But most of you were indoors. Getting progressively louder, presumably drunker, talking, laughing, shouting, and playing drinking games.

It’s been a few years — um, decades — and I’m sure the games are different now. But I know a drinking game when I hear one. And I know it’s impossible to down any quantity of alcohol, or any liquid, while wearing a mask.

I’m surprised that you didn’t just have it outdoors. You have a yard. Heck, you could have borrowed mine. It was warm outside, late July, 8:52 p.m. sunset. Seattle days don’t get more perfect than this.

But I guess your DJ needed to set up indoors. That or you were worried the neighbors would shut you down early for a legit noise complaint.

Did you know how irresponsible it was to throw an indoor karaoke party during a pandemic?

Did you care? Because I can’t picture you, or anyone within 100 miles of the 98144 ZIP code, being the kind of dimwit or “freedom or die” type that give Americans such a bad reputation.

Even if I am giving you too much credit, and you are super dim or arrogant, the social pressure in liberal Seattle and/or Amazon and Microsoft would nudge the shit out of your behavior. I grew up here, I worked at both places, I know.

But from what I could hear, and I could hear a lot, you didn’t strike me as a bunch of douchebags. You actually seem like people I’d hang out with — if it weren’t for the age gap and awful music. Energetic, slightly nerdy, high on summertime sunshine, and young. So, so young.

I get it. I was young once myself.

Like me, you probably worked hard in school, and even harder at your job, and now you’re getting a taste of the good life. Hanging out with new friends, getting a little toasted, hooking up or at least trying, and reveling in the joy of landing in a cool city with the kind of ridiculously-paying job that allows you to buy a million-dollar home before 30.

Photo of the author on New Years Eve, 1999, at a fabulous party.
Photo of the author on New Years Eve, 1999, at a fabulous party.
Photo by author.

“Hey kids, lemme tell ya about San Francisco during the dotcom craze! Remember Y2K? I was there!”

You might have been there for Y2K — technically — but you weren’t old enough to have your dating life personally impacted by the last big viral scare — AIDS.

“If you have sex with one person, you’re sleeping with everyone they slept with.” Pretty much everyone who hit puberty in the 80s heard this at least a couple of hundred times.

My guess you haven’t heard this particular warning, because AIDS is no longer a death sentence. We have antivirals and other effective treatments now. But it took over 20 years to happen.

How many years until they find something for COVID? Some say we are two years away from a vaccine. Not holding my breath. Even if they do make one, producing and distributing it at scale will be a huge undertaking. It might take a decade or more, and in the meantime, infections will continue unless we take action.

Which brings me to my point, neighbors.

I am not scared of catching COVID from you. But I am scared of everyone like you, which means I’m pissed.

It’s people like you who are going to keep us in masks and in fear for far longer than we need to be. You’re the reason hundreds of thousands more Americans will lose their jobs and their health insurance, and millions of kids will miss out on an education[6].

The economy will suffer, businesses will go out of business, all the restaurants and music venues and parks that make Seattle a bucket-list city to live might be gone by the time we’re allowed to enjoy them.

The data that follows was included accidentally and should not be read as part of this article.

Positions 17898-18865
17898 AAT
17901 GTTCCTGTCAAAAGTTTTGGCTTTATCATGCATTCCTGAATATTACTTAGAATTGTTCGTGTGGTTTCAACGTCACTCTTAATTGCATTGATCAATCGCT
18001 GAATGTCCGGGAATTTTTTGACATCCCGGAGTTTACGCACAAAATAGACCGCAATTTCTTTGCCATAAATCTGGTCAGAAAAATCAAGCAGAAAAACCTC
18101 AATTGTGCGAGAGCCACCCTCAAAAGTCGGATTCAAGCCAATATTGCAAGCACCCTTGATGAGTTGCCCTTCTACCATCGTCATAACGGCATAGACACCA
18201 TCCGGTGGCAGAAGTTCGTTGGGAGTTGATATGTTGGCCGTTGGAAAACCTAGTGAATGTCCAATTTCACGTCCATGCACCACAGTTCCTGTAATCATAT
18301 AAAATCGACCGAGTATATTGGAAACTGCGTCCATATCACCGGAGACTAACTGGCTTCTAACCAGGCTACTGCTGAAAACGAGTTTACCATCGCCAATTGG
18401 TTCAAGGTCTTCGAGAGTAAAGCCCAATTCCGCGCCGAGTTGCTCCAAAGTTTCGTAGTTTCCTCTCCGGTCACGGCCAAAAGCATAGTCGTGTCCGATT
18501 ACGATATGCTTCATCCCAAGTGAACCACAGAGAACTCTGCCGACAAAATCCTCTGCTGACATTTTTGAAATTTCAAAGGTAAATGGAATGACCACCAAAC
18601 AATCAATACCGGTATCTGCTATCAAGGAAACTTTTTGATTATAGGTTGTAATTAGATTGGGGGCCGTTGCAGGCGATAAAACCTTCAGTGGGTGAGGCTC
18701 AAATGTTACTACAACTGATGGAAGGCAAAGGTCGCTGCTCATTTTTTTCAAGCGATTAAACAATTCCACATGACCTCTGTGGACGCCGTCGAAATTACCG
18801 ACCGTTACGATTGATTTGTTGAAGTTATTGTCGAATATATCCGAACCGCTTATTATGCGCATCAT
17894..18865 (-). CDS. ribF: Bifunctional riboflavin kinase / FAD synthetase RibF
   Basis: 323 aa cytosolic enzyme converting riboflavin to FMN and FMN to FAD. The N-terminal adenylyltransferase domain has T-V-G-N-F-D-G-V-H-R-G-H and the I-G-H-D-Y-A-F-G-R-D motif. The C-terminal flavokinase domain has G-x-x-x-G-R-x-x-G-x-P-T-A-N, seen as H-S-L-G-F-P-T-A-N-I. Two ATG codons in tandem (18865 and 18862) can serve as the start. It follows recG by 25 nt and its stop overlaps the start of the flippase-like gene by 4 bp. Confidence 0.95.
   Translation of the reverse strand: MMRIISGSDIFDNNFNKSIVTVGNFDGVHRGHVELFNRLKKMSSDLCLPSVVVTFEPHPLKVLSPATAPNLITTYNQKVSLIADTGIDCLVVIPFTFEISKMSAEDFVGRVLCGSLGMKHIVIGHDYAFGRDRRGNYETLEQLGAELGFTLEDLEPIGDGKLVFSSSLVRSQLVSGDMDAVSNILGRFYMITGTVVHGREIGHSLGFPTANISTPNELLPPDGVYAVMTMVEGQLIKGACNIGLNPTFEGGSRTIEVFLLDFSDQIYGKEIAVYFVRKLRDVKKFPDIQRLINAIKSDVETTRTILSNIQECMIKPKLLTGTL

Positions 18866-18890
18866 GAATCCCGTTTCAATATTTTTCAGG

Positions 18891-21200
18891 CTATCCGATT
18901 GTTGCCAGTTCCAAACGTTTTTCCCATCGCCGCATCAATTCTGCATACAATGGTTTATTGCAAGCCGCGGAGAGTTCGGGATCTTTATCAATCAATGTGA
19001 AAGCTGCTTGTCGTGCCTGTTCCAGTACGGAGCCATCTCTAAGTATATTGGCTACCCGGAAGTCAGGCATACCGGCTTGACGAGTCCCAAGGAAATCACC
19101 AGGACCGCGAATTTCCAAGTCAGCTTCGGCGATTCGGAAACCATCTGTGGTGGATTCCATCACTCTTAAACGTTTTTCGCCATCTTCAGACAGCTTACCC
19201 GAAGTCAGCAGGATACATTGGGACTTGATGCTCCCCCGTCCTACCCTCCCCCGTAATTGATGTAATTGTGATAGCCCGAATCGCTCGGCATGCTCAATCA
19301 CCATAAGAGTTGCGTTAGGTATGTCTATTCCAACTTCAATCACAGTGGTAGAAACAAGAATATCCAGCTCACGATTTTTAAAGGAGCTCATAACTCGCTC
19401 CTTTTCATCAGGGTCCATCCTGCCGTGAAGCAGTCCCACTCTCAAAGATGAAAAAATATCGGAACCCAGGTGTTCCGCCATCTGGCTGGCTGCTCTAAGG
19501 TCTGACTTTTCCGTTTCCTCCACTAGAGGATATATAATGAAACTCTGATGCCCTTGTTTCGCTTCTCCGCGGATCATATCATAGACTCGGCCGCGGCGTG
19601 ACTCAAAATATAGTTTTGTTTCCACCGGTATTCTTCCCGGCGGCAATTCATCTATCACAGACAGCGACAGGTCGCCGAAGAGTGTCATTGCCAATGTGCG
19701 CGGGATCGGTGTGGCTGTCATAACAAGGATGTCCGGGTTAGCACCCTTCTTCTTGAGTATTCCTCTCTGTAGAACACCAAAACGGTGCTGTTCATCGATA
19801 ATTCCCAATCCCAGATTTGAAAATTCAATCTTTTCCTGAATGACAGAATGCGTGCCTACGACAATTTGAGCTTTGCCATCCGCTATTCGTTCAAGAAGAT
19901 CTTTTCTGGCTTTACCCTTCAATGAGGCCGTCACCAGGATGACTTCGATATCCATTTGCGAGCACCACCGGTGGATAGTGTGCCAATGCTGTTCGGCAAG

And of course, a shit-ton of people will die. In pain at home, or in a hospital alone. Or if they’re lucky, they’ll get one last FaceTime call if their nurse is nice enough to hold up their phone to their face so they can say goodbye.

Those who don’t die could be permanently disabled. I had a lot of fun in my 30s, and most of it required a healthy, working heart and set of lungs.

“We’re all in this together” is not just an advertising cliché. It’s the only way out right now. Look at Europe, China, Netherlands, Italy. New Zealand is practically COVID-free. But not us. American cases are on the rise. It’s getting worse and it’s all our fault.

Graphic: Daily New Cases of COVID-19 as of July 30. Flat curve for three European countries, rising curve for United States.
Graphic: Daily New Cases of COVID-19 as of July 30. Flat curve for three European countries, rising curve for United States.
Graphic by author.

No, I didn’t call the cops. It’s not my style, and the problem is bigger than you and your crew. But I am writing this in the hope my message will resonate with you and your ilk, everywhere the curve is climbing.

We are all in this together.

You, me, the single mom next door to me, the woman who runs the Little Free Pantry, the family who runs Parnell’s Mini Mart, the incoming freshman class at Garfield High, Governor Jay Inslee and gubernatorial candidate GoodSpaceGuy, the surviving members of the Skagit Valley Chorale, Bill Gates and Jeff Bezos, our grandparents, parents, siblings and cousins, partners and exes, enemies and friends.

At the risk of repeating myself: we are in this together. And we must work together if we are ever going to find a way out.

So on behalf of the citizens of Judkins Park and everyone else on this plague-ridden planet, please try to be more respectful next time.

Your neighbor and friend, Caroline

[1] “COVID-19 Event Risk Assessment Planning Tool.” 2014. Gatech.Edu. 2014.
[2] “CDC Says Head Estimates U.S. Cases Might Be 10 Times Higher Than Data Shows.” n.d. Time. Accessed July 30, 2020.
[3] Hamner, Lea. “High SARS-CoV-2 attack rate following exposure at a choir practice — Skagit County, Washington, March 2020.” MMWR. 69 (2020).
[4] Van Doremalen, Neeltje et al. “Aerosol and surface stability of SARS-CoV-2 as compared with SARS-CoV-1.” NEJM 382, no. 16 (2020): 1564–1567.
[5] World Health Organization. (‎2020)‎. Modes of transmission of virus causing COVID-19: implications for IPC precaution recommendations: scientific brief, 29 March 2020.
[6] Washington Post. 2020. “‘It Shouldn’t Take a Pandemic’: Coronavirus Exposes Internet Inequality among U.S. Students as Schools Close Their Doors,” March 16, 2020.